If you download the OVM Configuration and Virtual Interface Extensions, you will find information on future directions for OVM in the documentation directory. In particular, detaching the configuration scoping mechanism from the OVM component hierarchy is an active area of investigation which might enhance the existing configuration mechanisms in important ways. This would allow one to naturally use the scoping mechanism with “behavioral VIP,” such as sequences, in addition to the current “structural scoping” mechanism that works with OVM components.
Additionally, the current configuration database is limited to storing strings, integers, and objects derived from ovm _ object. Another area of active investigation is enabling the database to store values of any type to solve the efficiency problems when storing and retrieving integral types.
It is also possible to improve and expand the existing wildcarding mechanisms to deal with the full regular expression syntax.
We invite you to join us in the this endeavor and share your thoughts here or on OVM World. To get started, you can download the OVM Configuration and Virtual Interface extensions to learn more.
About Verification Horizons BLOG
This blog will provide an online forum to provide weekly updates on concepts, values, standards, methodologies and examples to assist with the understanding of what advanced functional verification technologies can do and how to most effectively apply them. We're looking forward to your comments and suggestions on the posts to make this a useful tool.
- Texas-Sized DAC Edition of Verification Horizons Now Up on Verification Academy
- IEEE 1801™-2013 UPF Standard Is Published
- Part 1: The 2012 Wilson Research Group Functional Verification Study
- What’s the deal with those wire’s and reg’s in Verilog
- Getting AMP’ed Up on the IEEE Low-Power Standard
- Prologue: The 2012 Wilson Research Group Functional Verification Study
- May 2013 (4)
- April 2013 (2)
- March 2013 (2)
- February 2013 (5)
- January 2013 (1)
- December 2012 (1)
- November 2012 (1)
- October 2012 (4)
- September 2012 (1)
- August 2012 (1)
- July 2012 (6)
- June 2012 (1)
- May 2012 (3)
- March 2012 (1)
- February 2012 (6)
- January 2012 (2)
- December 2011 (2)
- November 2011 (2)
- October 2011 (3)
- September 2011 (1)
- July 2011 (3)
- June 2011 (6)
- Intelligent Testbench Automation Delivers 10X to 100X Faster Functional Verification
- Part 9: The 2010 Wilson Research Group Functional Verification Study
- Verification Horizons DAC Issue Now Available Online
- Accellera & OSCI Unite
- The IEEE’s Most Popular EDA Standards
- UVM Register Kit Available for OVM 2.1.2
- May 2011 (2)
- April 2011 (7)
- User-2-User’s Functional Verification Track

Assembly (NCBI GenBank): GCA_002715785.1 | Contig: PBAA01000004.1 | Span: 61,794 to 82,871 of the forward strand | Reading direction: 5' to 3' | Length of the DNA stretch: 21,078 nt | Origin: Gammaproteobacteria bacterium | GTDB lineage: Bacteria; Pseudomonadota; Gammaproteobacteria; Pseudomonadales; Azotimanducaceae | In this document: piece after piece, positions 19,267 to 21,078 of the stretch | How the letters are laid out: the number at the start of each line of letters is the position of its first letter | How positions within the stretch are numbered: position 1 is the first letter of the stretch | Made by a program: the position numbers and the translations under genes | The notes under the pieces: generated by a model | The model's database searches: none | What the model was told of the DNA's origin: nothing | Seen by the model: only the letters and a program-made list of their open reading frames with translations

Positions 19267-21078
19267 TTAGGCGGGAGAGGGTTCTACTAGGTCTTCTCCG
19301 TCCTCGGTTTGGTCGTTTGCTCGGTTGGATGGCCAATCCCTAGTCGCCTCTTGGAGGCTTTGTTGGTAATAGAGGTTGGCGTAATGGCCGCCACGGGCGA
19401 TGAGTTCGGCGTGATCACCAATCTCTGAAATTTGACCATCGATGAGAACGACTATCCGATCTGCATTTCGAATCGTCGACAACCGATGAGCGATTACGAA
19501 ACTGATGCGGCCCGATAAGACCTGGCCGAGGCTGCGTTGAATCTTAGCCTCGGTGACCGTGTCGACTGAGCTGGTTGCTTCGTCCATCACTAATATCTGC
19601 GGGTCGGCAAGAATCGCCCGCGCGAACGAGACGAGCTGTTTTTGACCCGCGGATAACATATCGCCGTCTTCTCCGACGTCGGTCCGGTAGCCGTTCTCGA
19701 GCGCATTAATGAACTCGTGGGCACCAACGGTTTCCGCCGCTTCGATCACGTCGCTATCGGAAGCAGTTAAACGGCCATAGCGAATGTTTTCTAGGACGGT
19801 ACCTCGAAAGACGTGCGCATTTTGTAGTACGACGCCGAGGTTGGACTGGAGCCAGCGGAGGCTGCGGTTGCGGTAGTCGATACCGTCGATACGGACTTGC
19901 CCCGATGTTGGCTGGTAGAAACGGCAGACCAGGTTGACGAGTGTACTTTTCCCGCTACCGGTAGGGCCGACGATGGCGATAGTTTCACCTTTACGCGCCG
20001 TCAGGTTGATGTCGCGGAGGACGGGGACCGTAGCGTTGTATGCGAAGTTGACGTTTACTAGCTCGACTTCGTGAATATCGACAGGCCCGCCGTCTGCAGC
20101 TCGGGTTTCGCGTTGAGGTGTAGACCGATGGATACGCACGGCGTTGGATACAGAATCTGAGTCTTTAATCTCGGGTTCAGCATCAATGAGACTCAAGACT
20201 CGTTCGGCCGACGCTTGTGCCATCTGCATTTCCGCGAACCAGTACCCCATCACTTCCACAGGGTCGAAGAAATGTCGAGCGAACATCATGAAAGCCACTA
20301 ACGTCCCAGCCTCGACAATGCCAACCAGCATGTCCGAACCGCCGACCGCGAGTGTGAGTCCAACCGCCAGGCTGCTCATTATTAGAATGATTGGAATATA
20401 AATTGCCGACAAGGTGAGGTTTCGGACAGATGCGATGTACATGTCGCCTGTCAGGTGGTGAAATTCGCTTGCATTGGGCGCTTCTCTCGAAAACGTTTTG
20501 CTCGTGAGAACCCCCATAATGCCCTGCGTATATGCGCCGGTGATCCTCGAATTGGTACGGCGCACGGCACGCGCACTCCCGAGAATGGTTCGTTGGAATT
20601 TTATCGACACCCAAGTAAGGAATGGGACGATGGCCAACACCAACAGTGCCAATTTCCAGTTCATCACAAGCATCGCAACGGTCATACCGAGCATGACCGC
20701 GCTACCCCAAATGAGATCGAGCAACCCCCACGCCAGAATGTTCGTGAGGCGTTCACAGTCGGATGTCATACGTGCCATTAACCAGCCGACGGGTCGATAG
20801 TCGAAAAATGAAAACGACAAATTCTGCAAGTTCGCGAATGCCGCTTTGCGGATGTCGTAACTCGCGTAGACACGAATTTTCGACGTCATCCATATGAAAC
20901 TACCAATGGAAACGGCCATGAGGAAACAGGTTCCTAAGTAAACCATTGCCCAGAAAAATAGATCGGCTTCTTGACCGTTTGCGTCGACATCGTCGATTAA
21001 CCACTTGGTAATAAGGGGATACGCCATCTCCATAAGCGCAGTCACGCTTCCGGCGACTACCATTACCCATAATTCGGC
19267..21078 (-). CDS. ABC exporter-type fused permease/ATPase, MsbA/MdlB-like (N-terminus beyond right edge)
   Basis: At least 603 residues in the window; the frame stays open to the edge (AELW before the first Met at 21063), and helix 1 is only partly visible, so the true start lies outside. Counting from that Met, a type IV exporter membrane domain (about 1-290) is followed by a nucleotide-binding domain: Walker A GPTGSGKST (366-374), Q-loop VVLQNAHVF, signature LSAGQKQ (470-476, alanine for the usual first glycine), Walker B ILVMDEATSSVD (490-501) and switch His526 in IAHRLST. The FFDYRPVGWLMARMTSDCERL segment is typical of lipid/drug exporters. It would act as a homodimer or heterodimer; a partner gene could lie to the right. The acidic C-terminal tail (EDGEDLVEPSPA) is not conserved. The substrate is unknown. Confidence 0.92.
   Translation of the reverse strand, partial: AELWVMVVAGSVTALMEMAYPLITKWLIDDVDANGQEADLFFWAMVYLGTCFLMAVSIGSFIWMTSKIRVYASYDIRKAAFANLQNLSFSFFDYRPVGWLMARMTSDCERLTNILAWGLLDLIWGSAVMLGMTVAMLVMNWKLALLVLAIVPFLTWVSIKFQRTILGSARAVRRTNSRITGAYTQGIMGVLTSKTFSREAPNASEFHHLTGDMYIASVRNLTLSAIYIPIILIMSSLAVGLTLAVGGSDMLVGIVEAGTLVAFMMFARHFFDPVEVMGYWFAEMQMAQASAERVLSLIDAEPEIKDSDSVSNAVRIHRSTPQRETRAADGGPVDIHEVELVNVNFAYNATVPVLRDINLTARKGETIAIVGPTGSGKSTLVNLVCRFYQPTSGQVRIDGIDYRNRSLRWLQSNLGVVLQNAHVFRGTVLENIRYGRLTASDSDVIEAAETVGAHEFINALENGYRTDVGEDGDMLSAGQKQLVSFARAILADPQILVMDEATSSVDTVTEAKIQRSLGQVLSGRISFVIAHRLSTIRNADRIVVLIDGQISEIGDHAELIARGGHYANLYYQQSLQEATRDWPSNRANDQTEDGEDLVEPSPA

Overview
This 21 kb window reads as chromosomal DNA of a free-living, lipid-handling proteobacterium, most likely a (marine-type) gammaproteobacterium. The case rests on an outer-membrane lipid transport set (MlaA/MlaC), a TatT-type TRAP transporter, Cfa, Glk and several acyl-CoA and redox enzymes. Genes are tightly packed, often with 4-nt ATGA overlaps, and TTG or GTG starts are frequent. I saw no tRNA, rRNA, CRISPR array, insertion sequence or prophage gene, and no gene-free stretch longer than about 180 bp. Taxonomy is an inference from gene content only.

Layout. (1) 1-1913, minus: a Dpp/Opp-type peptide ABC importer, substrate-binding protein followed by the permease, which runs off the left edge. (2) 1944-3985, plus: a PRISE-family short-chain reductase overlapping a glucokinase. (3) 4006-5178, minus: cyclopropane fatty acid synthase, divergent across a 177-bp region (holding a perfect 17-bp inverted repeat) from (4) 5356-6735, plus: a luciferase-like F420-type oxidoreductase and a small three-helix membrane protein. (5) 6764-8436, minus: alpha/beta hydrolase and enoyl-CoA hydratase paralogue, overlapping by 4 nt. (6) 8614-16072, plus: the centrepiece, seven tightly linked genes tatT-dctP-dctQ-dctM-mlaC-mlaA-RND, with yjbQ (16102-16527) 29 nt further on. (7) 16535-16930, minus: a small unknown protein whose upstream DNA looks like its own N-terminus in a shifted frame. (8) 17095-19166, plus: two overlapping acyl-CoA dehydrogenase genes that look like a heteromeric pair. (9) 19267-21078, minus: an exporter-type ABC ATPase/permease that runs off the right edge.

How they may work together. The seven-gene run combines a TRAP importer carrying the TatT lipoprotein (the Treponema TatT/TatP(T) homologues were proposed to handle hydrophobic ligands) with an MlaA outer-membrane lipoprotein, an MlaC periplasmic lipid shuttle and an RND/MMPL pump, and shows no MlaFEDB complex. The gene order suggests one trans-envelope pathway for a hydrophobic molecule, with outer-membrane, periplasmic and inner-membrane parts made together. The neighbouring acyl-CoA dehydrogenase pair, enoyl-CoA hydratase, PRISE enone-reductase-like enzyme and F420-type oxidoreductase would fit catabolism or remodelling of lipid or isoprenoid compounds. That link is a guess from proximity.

- Part 7: The 2010 Wilson Research Group Functional Verification Study
- Part 6: The 2010 Wilson Research Group Functional Verification Study
- SystemC Day 2011 Videos Available Now
- Part 5: The 2010 Wilson Research Group Functional Verification Study
- Part 4: The 2010 Wilson Research Group Functional Verification Study
- Part 3: The 2010 Wilson Research Group Functional Verification Study
- March 2011 (5)
- February 2011 (4)
- January 2011 (1)
- December 2010 (2)
- October 2010 (3)
- September 2010 (4)
- August 2010 (1)
- July 2010 (3)
- June 2010 (9)
- The reports of OVM’s death are greatly exaggerated (with apologies to Mark Twain)
- New Verification Academy Advanced OVM (&UVM) Module
- OVM/UVM @DAC: The Dog That Didn’t Bark
- DAC: Day 1; An Ode to an Old Friend
- UVM: Joint Statement Issued by Mentor, Cadence & Synopsys
- Static Verification
- OVM/UVM at DAC 2010
- DAC Panel: Bridging Pre-Silicon Verification and Post-Silicon Validation
- Accellera’s DAC Breakfast & Panel Discussion
- May 2010 (9)
- Easier UVM Testbench Construction – UVM Sequence Layering
- North American SystemC User Group (NASCUG) Meeting at DAC
- An Extension to UVM: The UVM Container
- UVM Register Package 2.0 Available for Download
- Accellera’s OVM: Omnimodus Verification Methodology
- High-Level Design Validation and Test (HLDVT) 2010
- New OVM Sequence Layering Package – For Easier Tests
- OVM 2.0 Register Package Released
- OVM Extensions for Testbench Reuse
- April 2010 (6)
- SystemC Day Videos from DVCon Available Now
- On Committees and Motivations
- The Final Signatures (the meeting during the meeting)
- UVM Adoption: Go Native-UVM or use OVM Compatibility Kit?
- UVM-EA (Early Adopter) Starter Kit Available for Download
- Accellera Adopts OVM 2.1.1 for its Universal Verification Methodology (UVM)
- March 2010 (4)
- February 2010 (5)
- January 2010 (5)
- December 2009 (15)
- A Cliffhanger ABV Seminar, Jan 19, Santa Clara, CA
- Truth in Labeling: VMM2.0
- IEEE Std. 1800™-2009 (SystemVerilog) Ready for Purchase & Download
- December Verification Horizons Issue Out
- Evolution is a tinkerer
- It Is Better to Give than It Is to Receive
- Zombie Alert! (Can the CEDA DTC “User Voice” Be Heard When They Won’t Let You Listen)
- DVCon is Just Around the Corner
- The “Standards Corner” Becomes a Blog
- I Am Honored to Honor
- IEEE Standards Association Awards Ceremony
- ABV and being from Missouri…
- Time hogs, blogs, and evolving underdogs…
- Full House – and this is no gamble!
- Welcome to the Verification Horizons Blog!
- September 2009 (2)
- July 2009 (1)
- May 2009 (1)